Research on visual language covers a wide range of topics, just like the study of spoken and signed languages. At the present, my main research questions are:
- Visual Narrative - How do we make sense of sequential images? What principles and processing allow us to comprehend the individual images? How do people understand narratives and events? Is there a fluency to sequential image understanding? How does the brain do all this?
- Cross-cultural visual languages - How do the drawing systems and sequential images of cultures around the world differ? Do these differences tie into deeper aspects of cognition?
- Cognition of drawing - What is the cognitive structure of drawing? Can this structure inform us about the ways people learn to draw? What does it tell us about the treatment of drawings and images in culture?
- Cognitive processes across domains - What aspects of cognition are shared by different human behaviors, such as spoken, visual, and signed languages? How do these domains overlap with the cognition of music or event understanding?
These questions extend across the domains of structure, cognition, and cross-cultural comparison, and thereby demand a multi-pronged approach to research. Since visual language is a natural part of human cognition similar to spoken or signed languages, we can study it by drawing on the research and methods of linguistics, psychology, and cognitive neuroscience. Broadly, these methods include:
Developing theories on the types of knowledge our minds use to make sense of drawings and visual language. These theories provide the foundation for...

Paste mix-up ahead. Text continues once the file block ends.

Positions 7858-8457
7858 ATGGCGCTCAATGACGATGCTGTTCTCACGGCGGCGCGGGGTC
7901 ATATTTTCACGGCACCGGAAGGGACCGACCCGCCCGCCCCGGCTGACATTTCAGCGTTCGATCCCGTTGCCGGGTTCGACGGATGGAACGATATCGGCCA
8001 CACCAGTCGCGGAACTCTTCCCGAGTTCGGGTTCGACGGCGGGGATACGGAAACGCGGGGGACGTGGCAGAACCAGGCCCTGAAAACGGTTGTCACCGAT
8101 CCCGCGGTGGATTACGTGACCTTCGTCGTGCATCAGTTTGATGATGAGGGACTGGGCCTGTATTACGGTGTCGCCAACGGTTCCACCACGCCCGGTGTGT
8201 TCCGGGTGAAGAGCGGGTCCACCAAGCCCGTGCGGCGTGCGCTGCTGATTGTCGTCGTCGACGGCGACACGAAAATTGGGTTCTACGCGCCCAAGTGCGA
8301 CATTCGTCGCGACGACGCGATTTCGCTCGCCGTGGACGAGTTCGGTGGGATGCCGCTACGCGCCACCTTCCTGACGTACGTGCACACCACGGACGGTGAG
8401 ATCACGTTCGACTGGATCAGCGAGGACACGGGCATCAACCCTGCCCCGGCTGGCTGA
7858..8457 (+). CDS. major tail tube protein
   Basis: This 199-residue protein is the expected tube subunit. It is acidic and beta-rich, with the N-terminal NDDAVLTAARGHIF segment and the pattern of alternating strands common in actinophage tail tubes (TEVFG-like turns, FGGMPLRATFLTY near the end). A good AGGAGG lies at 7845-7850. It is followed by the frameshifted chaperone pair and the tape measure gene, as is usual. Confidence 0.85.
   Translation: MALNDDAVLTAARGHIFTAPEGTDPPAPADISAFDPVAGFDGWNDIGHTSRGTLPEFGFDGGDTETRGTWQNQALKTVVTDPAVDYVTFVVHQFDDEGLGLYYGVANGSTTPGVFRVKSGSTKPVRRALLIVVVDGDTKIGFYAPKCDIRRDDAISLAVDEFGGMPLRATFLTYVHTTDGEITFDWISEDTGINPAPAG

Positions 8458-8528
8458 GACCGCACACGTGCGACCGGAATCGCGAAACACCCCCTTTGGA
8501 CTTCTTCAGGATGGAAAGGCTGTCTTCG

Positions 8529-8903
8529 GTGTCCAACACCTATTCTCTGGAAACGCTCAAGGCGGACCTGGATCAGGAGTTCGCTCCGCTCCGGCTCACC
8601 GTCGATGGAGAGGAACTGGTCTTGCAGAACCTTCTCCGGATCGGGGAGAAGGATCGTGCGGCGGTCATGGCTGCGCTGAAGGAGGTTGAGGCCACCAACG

Psychology experiments examining the comprehension of drawings and sequential images both testing behavior (reaction times, ratings, etc.) and directly measuring processing in the brain (EEG, fMRI, etc.).
Comparative analysis of visual languages from across the world by coding the properties within comics, leading to cross-cultural comparisons.
If you’re interested in reading academic research on visual language, please go to my Downloadable Papers or check out my books. The "introductory writings" page has more casual and basic writing on visual language theory, while The Visual Linguist blog has more casual and exploratory writing on this topic, as well as updates about ongoing research. You can also find video lectures and podcasts describing this research.
For people interested in participating in studies, check out our links to any online studies we might currently be running.
Several publishers have contributed to this research by generously donating comics to our growing corpus of research materials. They include:
Dark Horse Comics,
Drawn & Quarterly,
First Second Books,
Vertical Inc, and
Their support is greatly appreciated! If you or your company would like to donate materials to our research libarary, please contact me. International comics especially can help support our projects looking at cross-cultural comparisons. Publishers will be thanked in the acknowledgements of all papers that uses their resources, and any data culled will be provided upon request.
For those interested in doing research, I also provide several resources providing advice and pointing towards research materials.
If you are currently a student in San Diego County and interested in helping with research, please contact me directly.
I am always interested in pursing research with willing collaborators. If you are currently doing research and/or are interested in doing visual language research and would like me to collaborate and/or advise, please contact me. My current collaborators are:
- Marta Kutas, UC San Diego
- Jeff Elman, UC San Diego
- John Drury, Stony Brook University
- Tom Foulsham, University of Essex
- David Wagner, University of Stavanger-Norway
- Mary C. Potter & Carl Hagmann, Massachussets Institute of Technology
- Emily Coderre, Kerry Ledoux, & Barry Gordon, Johns Hopkins University
- Michael Arbib, University of Southern California